Bulk [4] completed in 686 milliseconds
Executing bulk [6] with 900 requests
Bulk [5] completed in 654 milliseconds
Bulk [6] completed in 526 milliseconds
/flight/_count:5900

4. Summary

In this article we focused on how to import the .json flight data batch files to ElasticSearch. We saw how to do that in two ways:

  • using ElasticSearch’s bulk API, and
  • using a JSON library to parse the .json files and inserting the documents to ElasticSearch using its REST APIs:
    • the low-level and
    • the high-level (which is the recommended way).

It is a matter of taste what you wish to use.

Please keep in mind that the code is not production ready in order to highlight the important stuff.

You can now revisit the previous article and re-run the various search queries to evaluate the results with the real data.

5. References

  1. Aggarwal S. (2018), “ElasticSearch Tutorial for Beginners”, JavaCodeGeeks.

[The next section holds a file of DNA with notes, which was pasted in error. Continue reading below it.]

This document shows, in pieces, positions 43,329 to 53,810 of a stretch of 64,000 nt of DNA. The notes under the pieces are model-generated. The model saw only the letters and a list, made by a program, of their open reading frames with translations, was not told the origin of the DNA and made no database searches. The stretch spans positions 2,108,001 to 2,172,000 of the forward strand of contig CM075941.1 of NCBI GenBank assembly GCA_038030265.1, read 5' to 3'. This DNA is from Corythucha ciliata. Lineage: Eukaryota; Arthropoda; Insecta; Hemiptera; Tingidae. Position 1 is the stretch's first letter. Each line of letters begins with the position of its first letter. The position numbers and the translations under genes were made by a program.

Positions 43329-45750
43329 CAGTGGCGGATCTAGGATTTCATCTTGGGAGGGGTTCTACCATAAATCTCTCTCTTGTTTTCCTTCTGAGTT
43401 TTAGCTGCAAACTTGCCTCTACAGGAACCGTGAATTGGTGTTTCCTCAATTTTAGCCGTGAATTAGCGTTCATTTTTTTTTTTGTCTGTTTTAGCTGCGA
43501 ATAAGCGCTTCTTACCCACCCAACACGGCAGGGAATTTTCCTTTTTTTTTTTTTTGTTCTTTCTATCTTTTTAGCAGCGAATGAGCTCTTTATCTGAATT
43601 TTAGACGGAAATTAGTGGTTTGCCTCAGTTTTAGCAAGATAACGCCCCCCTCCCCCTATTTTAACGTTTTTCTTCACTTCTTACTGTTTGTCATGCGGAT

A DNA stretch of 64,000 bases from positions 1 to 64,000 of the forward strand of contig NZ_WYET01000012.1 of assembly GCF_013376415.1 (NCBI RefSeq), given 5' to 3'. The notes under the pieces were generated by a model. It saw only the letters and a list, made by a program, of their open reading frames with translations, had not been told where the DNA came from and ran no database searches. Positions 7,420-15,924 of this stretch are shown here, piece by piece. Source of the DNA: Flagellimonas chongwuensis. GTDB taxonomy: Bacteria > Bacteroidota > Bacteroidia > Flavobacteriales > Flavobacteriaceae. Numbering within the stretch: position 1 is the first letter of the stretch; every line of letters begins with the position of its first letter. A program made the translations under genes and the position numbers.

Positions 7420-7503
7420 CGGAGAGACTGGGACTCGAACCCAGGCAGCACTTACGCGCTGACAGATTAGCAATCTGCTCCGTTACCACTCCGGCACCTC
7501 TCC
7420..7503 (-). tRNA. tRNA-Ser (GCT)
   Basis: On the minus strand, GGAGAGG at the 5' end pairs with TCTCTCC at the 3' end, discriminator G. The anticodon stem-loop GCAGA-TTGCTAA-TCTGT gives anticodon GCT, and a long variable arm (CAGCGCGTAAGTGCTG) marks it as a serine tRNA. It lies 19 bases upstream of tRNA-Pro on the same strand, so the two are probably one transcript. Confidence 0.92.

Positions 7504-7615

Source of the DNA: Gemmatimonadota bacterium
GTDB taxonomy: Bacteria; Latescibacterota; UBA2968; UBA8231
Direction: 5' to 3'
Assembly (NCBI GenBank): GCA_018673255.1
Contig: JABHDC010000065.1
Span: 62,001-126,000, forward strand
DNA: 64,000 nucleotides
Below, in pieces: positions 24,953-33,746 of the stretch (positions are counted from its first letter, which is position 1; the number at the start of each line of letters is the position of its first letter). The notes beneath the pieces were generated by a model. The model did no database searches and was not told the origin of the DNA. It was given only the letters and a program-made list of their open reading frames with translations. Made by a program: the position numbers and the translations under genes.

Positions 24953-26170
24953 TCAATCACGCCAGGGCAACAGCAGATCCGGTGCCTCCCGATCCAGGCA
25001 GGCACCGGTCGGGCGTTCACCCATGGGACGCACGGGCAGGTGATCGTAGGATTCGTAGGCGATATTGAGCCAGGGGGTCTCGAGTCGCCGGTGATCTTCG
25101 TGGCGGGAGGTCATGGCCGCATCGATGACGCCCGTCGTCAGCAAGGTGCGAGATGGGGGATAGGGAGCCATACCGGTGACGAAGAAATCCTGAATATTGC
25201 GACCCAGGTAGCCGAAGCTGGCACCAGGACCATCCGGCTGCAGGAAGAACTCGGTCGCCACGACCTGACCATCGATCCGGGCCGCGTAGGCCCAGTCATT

2. Toshev M. (2020), “ElasticSearch SQL”, JavaCodeGeeks.
  3. Wong W. T. (2019), Advanced ElasticSearch 7.0, Packt.

6. Download the source code

That was the third part of the article series: Processing real-time data with Storm, Kafka and ElasticSearch.

Download
You can download the full source code here: Processing real-time data with Storm, Kafka and ElasticSearch – Part 3

Do you want to know how to develop your skillset to become a Java Rockstar?

Subscribe to our newsletter to start Rocking right now!

To get you started we give you our best selling eBooks for FREE!

 

1. JPA Mini Book

2. JVM Troubleshooting Guide

3. JUnit Tutorial for Unit Testing

4. Java Annotations Tutorial

5. Java Interview Questions

6. Spring Interview Questions

7. Android UI Design

 

and many more ....

 

Receive Java & Developer job alerts in your Area

I have read and agree to the terms & conditions

 

Subscribe
Notify of
guest

This site uses Akismet to reduce spam. Learn how your comment data is processed.

0 Comments
Inline Feedbacks
View all comments